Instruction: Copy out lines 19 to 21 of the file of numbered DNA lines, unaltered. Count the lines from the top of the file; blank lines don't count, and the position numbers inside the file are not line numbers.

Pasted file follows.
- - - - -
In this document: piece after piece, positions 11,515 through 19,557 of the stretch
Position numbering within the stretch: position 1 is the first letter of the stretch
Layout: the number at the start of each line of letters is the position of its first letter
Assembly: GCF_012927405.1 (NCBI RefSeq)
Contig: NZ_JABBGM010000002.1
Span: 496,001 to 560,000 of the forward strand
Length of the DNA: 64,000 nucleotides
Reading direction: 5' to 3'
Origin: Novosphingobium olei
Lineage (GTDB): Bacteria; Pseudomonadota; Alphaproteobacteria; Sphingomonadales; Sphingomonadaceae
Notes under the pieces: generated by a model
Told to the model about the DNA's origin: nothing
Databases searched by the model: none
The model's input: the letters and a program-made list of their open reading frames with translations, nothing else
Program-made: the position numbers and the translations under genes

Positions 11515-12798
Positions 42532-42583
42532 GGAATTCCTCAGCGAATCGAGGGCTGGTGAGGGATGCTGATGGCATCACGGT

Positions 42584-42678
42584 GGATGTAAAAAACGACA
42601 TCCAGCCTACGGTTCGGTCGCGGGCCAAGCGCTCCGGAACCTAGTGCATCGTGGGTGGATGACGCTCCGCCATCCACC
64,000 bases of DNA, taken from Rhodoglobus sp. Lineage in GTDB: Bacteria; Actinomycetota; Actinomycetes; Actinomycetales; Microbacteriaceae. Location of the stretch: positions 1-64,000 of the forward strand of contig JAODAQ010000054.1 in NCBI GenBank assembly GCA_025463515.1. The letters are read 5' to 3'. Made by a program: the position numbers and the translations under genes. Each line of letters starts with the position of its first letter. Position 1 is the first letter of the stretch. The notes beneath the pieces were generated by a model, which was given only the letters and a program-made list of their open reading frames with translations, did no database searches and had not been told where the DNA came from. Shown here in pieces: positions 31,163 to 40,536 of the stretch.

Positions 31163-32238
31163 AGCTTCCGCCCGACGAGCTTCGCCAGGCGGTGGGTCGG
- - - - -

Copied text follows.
Positions 42584-42678
42584 GGATGTAAAAAACGACA
42601 TCCAGCCTACGGTTCGGTCGCGGGCCAAGCGCTCCGGAACCTAGTGCATCGTGGGTGGATGACGCTCCGCCATCCACC